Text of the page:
Three of the five half-marathons I’ve completed have been in large cities: Baltimore and D.C. Those races were buzzing with the energy of spectators, and it fueled me through the hardest moments. The witty race signs people waved and the high-fives from random strangers charged me up when I was at my worst. But there was NOTHING during this race besides a few pathetic water stations with one person there to hand out and refill the cups. It was the most shocking and difficult part of the race. To me, half the fun of racing is the energy from the crowds.
I was charged with a desire to do my best, sure, but it was hard to not feel as though I were just on a routine long run. I held my place leading the middle pack of runners for the entire race, so I ran alone for most of the time. I had silenced the voice coach on my running app thinking it would bother other runners — but there were none around — so I never knew what mile I was at either. It was a lonely 13 miles; the cheering came during the last 100 meters from other runners who had already finished.
The unexpected victory
I’m not going to lie: I did not expect a good finish time at all, especially when I slowed to a walk the first time. I kept telling myself that the humidity and hills meant I had to adjust my goal to be: come in under two hours. Somehow, though, I finished at 1:51, which was a minute faster than my times at both Baltimore Half-Marathons. I was nowhere near the PR of 1:43 I ran in March, but it also wasn’t butting up against the two-hour mark.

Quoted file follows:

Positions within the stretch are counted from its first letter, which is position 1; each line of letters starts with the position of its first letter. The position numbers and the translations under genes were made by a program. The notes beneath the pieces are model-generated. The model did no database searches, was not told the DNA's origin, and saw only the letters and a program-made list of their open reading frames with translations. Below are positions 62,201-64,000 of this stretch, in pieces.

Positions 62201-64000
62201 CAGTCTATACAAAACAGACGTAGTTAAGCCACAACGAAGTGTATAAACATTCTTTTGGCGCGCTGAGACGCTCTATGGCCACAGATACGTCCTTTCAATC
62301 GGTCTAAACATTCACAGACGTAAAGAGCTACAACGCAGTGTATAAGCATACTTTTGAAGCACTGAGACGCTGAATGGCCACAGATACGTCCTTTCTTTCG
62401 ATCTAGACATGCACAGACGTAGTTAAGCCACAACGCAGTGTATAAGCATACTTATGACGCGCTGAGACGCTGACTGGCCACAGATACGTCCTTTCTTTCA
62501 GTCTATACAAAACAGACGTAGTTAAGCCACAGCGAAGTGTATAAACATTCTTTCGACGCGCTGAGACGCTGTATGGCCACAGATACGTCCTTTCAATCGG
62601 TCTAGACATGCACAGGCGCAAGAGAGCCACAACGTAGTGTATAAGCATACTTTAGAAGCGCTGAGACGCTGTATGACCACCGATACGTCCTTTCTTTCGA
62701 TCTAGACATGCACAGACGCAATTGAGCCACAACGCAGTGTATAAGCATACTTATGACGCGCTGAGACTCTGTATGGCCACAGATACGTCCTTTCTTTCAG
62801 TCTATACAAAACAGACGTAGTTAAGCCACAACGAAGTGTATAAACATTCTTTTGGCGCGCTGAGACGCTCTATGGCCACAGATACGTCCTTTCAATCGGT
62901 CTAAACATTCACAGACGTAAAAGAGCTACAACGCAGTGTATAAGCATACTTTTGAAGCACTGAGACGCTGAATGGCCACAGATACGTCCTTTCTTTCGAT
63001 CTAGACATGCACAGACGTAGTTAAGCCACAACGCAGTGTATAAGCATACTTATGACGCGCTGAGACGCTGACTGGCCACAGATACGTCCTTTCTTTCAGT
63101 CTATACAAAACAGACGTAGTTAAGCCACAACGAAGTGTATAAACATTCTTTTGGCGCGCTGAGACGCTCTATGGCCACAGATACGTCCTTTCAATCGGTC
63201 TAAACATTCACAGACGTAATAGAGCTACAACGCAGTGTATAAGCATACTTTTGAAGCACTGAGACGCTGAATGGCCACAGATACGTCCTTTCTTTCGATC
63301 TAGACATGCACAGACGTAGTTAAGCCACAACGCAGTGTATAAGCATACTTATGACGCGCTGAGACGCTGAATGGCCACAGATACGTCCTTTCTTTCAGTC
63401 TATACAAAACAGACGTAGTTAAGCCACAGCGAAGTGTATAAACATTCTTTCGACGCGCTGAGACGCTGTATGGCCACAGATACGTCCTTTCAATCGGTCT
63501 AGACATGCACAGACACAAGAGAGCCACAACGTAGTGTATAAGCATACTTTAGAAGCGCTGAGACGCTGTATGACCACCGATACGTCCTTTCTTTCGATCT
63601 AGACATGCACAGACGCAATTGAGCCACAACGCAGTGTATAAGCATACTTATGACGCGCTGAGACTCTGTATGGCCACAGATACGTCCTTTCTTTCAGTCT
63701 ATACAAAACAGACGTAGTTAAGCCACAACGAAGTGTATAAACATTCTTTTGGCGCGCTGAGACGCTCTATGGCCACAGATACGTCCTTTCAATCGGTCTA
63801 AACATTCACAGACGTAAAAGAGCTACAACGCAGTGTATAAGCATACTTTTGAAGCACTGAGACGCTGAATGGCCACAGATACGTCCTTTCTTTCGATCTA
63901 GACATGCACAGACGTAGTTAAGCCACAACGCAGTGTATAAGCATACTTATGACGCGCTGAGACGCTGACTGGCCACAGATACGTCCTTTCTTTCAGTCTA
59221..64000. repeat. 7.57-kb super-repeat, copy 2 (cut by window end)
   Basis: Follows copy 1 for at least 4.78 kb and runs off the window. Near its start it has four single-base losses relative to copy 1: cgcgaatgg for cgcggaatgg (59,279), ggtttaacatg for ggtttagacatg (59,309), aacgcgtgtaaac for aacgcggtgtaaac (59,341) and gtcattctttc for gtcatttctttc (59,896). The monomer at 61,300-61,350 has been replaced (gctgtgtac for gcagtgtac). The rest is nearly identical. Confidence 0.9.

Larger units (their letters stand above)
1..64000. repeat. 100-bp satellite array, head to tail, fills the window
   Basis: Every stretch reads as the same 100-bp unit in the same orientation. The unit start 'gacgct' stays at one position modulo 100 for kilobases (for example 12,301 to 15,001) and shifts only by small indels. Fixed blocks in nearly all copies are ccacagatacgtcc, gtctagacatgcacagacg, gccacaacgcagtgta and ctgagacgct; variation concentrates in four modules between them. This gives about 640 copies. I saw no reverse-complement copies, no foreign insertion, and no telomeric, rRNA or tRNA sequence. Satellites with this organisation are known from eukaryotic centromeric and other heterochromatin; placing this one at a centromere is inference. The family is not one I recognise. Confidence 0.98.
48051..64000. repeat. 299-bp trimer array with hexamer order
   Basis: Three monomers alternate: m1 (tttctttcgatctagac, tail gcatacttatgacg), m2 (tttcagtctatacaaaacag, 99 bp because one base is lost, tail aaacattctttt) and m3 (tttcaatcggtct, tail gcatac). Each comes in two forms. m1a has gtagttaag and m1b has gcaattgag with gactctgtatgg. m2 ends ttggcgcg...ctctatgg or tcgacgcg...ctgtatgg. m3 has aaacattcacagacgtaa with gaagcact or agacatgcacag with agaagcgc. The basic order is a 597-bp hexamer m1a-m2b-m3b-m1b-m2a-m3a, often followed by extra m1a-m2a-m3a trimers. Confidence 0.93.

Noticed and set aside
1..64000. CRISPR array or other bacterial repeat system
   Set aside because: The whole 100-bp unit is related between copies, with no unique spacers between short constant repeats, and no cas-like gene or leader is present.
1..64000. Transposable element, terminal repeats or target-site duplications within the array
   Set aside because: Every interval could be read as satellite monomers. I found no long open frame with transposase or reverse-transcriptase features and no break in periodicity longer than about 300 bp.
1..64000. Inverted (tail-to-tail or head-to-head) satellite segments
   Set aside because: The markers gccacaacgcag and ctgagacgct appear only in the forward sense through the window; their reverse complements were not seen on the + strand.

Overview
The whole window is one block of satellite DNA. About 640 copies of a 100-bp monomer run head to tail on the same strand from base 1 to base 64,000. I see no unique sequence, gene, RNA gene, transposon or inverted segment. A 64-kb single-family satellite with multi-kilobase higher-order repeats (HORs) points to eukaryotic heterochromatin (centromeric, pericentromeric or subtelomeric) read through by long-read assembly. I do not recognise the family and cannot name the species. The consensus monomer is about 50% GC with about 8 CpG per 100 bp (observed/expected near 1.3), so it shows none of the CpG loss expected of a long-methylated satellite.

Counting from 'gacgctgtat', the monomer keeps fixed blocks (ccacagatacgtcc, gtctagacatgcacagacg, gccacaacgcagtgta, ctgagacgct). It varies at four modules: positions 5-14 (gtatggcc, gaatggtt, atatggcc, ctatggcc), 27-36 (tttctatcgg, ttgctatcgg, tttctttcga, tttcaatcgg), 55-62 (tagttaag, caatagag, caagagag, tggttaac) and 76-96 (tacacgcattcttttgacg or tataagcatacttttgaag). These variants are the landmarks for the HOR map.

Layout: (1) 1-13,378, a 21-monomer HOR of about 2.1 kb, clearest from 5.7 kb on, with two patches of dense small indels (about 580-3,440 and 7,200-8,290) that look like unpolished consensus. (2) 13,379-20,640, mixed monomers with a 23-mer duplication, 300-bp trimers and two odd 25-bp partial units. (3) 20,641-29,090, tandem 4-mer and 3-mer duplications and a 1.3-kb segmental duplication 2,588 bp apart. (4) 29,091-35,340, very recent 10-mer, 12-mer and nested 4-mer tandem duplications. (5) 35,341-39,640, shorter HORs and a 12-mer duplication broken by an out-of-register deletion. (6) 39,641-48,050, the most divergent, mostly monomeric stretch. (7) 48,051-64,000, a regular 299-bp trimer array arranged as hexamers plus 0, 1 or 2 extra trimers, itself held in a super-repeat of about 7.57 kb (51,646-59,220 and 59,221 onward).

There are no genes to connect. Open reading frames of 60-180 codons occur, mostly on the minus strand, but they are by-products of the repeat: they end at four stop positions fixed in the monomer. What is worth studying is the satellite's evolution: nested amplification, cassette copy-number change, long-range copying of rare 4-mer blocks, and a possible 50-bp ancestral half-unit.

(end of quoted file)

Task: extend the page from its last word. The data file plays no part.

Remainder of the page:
Even more surprising, I won my age group award. Yes, it was a small race — I’d say 100 or so runners ran the half-marathon. Still, it meant a lot to me because I’m now in one of the largest age groups for races. I took my age group medal with pride.
I’m not the only one who was victorious that day! My fiance ran the 5k, and he also won his age group award — his very first! I think I was more proud of him than I was of myself.
As with most of my other half-marathons, I learned quite a bit about myself. I learned that I’m a stronger runner than I was even in March when I set my PR. That Savannah would’ve beaten herself up for walking, and she may have needed to walk far more. I’ve done far more training with hills and in the heat since then. I’m also more mentally prepared these days to handle unexpected obstacles and to take running as it comes, letting my body dictate its needs when it truly matters. (When it’s hot and hilly, it matters! I didn’t want to risk heat stroke or some other form of overexertion.)
I learned to celebrate the victories of all runners — my fiance and the winner of the half-marathon who was celebrating his 18th birthday! The old Savannah wouldn’t stop comparing her times to those of other runners who finished before her. This time, I knew that I had given it my all and done my absolute best given the new conditions.
I walked away from the race knowing that it was the perfect race to prepare me for the Baltimore Marathon this fall. It was hard in terms of weather, course and course conditions: the trifecta for a grueling race.
And you know what’s really grueling?!
Running 26.2 miles … or so they say.